What Women and Men Get Right about Investing
Yes, I know that with this loaded topic, the potential exists for this article to quite easily go off the rails. This could become yet another article about Mars vs Venus. Another opportunity to perpetuate stereotypes about bringing home the bacon vs buying yet another pair of shoes. One more piece that paints women as financially inept and men as financially savvy.
That’s why I’m going to take a different approach here. Instead of pitting men against women or making one group of investors out to be better than the other, I want to highlight what it is that both women and men do well when it comes to money. Specifically, when it comes to investing.
Women Invest Wisely
First, it’s important to point out one significant fact that may or may not surprise you: women are better investors. It’s true.
Several recent studies have shown that women who invest outperform men:
- A 2017 Fidelity study showed that women perform better than men by 0.4 percent. While this may seem negligible, the increase can compound over time to create a significant return.
- A 2018 Warwick Business School study showed even better stats: women outperformed men by 1.8 percent. That’s a 0.6 percent increase over their 2016 study.
And that’s not to mention that women are better savers, putting aside 9 percent of their paychecks while male counterparts are saving 8.6 percent of their paycheck.
Yet, despite this positive performance in the market, women self-report a surprising lack of financial confidence. Only 47 percent of women rate their financial understanding as good or very good. Of those women who do invest, only 43 percent of them were confident about those investments.
Nevertheless, trends among female investors show a number of factors that contribute to their increased performance:
- Women are wary of risk. Almost half of women (48 percent) worry about taking on too much risk. The result is that women tend to seek balanced portfolios that minimize risk via asset allocation, producing more steady results over time.
- Women tend to be patient. When the stock market is volatile, women simply remain calm and focus on long-term returns. Think tortoise vs hare, with women adopting a slow and steady strategy to win the race.
- In general, women seek guidance. Women are more likely to ask for help when they’re ready to invest. Seeking professional advice can help align long-term goals with well-informed investing strategies, rather than just making “hot picks.”
Men Invest Confidently
While women may be better at investing, men approach investing with less trepidation and more gusto. The result is more men taking greater advantage of the financial gains via investing.
A litany of research exists to show just how prolific men are when it comes to investing:
- Men invest 60 percent more money than women do.
- Men hold only 60 percent of their assets in cash while women hold 71 percent in cash.
- Overwhelmingly, men(53 percent) choose the most aggressive investment plan, compared to just 38 percent of women.
- When asked what they would do with an extra $1,000, men were 35 percent more likely than women to put that money into investments.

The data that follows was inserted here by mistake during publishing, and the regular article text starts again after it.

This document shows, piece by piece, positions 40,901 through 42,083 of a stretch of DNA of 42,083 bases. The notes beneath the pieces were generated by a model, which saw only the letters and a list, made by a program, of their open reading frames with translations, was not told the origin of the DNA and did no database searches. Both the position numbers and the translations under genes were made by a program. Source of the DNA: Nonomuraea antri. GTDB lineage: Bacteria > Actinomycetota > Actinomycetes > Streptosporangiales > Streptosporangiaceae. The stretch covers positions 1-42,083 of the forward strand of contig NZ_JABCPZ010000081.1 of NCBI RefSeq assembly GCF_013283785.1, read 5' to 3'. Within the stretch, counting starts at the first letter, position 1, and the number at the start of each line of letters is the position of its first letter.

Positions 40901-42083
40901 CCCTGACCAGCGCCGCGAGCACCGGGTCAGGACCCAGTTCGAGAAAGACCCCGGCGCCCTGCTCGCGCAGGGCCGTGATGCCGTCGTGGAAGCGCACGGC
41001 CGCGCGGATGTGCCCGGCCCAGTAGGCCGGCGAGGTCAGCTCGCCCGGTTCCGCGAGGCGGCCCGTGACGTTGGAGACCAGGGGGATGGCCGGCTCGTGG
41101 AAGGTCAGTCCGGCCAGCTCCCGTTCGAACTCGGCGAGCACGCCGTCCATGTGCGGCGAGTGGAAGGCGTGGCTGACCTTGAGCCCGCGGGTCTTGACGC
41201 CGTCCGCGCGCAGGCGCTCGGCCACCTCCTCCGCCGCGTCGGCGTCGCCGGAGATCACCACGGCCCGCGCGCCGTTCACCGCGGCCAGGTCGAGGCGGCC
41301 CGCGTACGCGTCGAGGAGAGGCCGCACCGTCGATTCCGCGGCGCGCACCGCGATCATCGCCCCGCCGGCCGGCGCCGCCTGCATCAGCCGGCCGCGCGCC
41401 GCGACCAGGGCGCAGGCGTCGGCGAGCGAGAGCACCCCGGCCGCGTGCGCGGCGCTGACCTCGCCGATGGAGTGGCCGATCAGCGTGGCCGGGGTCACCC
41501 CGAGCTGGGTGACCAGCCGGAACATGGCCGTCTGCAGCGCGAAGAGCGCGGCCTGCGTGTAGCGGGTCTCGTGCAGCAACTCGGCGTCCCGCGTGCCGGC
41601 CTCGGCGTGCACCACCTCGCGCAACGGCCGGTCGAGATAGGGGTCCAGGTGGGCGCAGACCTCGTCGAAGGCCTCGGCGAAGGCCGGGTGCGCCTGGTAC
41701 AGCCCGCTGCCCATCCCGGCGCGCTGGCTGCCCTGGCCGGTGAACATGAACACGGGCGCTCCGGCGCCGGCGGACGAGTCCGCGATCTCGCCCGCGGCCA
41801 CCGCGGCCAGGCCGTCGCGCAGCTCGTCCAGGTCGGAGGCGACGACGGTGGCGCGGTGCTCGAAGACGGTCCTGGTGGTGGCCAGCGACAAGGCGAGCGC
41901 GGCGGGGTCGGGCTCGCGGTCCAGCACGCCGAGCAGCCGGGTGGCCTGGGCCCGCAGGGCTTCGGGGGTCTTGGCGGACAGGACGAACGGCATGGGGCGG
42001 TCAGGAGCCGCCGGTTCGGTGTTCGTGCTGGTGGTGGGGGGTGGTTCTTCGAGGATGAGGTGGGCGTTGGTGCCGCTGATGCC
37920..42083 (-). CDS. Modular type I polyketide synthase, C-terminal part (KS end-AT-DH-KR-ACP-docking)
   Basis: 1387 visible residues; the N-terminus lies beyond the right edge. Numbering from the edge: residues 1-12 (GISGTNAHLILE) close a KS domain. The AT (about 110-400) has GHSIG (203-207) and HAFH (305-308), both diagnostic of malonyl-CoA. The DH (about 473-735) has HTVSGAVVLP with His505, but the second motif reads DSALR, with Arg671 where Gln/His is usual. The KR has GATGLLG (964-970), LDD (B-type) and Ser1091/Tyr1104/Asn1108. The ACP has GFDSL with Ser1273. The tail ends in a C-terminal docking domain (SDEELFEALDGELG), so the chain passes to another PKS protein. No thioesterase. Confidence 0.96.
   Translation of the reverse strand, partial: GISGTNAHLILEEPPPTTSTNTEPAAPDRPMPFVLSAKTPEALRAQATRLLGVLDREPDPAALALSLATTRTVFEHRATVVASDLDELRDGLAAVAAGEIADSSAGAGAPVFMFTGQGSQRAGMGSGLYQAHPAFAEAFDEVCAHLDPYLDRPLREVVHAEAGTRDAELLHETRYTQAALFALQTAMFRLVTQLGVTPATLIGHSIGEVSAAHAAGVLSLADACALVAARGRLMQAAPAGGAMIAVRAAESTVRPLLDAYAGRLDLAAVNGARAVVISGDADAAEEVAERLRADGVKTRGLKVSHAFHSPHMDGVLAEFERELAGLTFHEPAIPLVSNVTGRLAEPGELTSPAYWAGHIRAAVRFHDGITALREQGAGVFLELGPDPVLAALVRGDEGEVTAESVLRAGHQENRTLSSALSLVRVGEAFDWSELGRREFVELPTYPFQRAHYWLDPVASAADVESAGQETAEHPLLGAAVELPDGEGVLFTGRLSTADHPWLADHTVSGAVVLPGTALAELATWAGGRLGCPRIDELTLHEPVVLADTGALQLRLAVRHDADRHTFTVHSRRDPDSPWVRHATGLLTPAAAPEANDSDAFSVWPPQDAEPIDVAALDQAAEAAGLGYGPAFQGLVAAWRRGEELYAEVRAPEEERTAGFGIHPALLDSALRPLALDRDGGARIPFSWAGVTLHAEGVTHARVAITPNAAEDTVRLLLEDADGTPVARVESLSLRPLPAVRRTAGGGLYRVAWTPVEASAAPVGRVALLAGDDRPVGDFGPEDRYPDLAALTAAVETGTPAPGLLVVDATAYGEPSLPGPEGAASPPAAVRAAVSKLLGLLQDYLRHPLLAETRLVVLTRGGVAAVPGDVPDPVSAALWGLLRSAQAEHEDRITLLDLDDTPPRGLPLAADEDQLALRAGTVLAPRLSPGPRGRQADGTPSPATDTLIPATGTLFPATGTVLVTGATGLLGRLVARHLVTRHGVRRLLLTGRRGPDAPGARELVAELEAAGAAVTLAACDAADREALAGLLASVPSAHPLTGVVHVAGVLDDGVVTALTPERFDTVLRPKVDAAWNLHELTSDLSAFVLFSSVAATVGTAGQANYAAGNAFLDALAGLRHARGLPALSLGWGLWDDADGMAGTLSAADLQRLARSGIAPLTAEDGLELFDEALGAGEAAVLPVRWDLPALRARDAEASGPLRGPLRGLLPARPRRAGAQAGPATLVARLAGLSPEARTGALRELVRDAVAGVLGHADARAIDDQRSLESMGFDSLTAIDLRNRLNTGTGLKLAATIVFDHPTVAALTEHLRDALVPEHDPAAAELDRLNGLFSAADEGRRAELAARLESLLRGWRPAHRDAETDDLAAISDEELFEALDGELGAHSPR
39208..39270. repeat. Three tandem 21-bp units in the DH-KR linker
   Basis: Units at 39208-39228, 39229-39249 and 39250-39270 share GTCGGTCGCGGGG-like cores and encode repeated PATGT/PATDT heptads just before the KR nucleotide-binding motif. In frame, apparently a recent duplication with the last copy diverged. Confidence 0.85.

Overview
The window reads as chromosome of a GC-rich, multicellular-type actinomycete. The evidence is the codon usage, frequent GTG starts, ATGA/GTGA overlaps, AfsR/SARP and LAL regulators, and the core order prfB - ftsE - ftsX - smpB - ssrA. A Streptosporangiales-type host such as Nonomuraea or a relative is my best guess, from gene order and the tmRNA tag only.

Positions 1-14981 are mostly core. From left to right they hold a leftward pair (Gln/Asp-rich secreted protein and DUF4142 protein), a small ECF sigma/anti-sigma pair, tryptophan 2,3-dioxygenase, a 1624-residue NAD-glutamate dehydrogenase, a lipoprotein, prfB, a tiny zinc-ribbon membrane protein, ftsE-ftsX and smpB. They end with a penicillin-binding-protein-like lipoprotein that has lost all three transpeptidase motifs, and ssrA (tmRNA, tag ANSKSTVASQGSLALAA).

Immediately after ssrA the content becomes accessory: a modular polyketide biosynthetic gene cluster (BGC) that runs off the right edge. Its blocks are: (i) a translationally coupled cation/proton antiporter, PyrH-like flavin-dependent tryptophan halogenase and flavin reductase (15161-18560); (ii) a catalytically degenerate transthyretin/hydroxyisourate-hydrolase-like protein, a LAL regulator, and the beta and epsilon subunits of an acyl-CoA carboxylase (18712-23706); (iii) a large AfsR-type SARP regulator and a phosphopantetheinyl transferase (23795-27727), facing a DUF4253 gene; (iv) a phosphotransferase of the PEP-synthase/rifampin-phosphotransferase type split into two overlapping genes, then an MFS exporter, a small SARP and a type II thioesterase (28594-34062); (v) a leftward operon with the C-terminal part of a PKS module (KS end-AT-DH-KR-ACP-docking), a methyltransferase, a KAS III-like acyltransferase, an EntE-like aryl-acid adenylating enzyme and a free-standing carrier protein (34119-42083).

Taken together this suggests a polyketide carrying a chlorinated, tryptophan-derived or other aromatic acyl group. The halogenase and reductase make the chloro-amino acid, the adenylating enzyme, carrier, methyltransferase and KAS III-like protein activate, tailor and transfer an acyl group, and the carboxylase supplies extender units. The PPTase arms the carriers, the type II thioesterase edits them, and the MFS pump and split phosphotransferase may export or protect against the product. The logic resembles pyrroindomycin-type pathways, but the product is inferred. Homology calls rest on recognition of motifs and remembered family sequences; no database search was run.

So how do men come by this seemingly natural level of confidence? Well, there’s a lot we can say for how we socialize kids regarding money. A recent PNC survey among Millennials indicates that having the money talk with boys tends to focus on how to build wealth. 37 percent of males said their financial education included wealth-building while only 29 percent of females said the same. Girls were more likely to be told to focus on savings (67 percent of females vs 58 percent of males).
It seems that men are getting the investment message loud and clear from the time they are young. No wonder they tend to embrace risk, manage their own investments, and engage in active trading.
What Can We Learn From Each Other
Well, it’s pretty simple really: women should take a confidence cue from men, while men should mirror women’s more measured approach to investing. But how do we make progress in bringing these mindsets closer together?
First, we can start by educating both boys AND girls about wealth-building. It’s outdated to think that personal finance for women revolves around household management, or that men are solely responsible for being the breadwinner. Let’s have balanced discussions that stress the importance of holistic money management with all kids.
Second, we can work together with professionals that consider these gender differences as part of the advising process. As women investors increasingly become an area of focus for finance professionals, more advising firms are taking a female-centric approach to working with clients.
For male investors, adding a female advisor to your team can provide a different perspective to balance your strategy.
Finally, being cognizant of these differences and learning to appreciate our individual strengths can move us closer to embodying those positive financial behaviors of the opposite sex.
Becoming a better investor should include learning from anyone with a proven track record, regardless of gender. Shifting our mindset to look at these differences in terms of successful outcomes instead of uniquely male or female traits can help bridge this gap.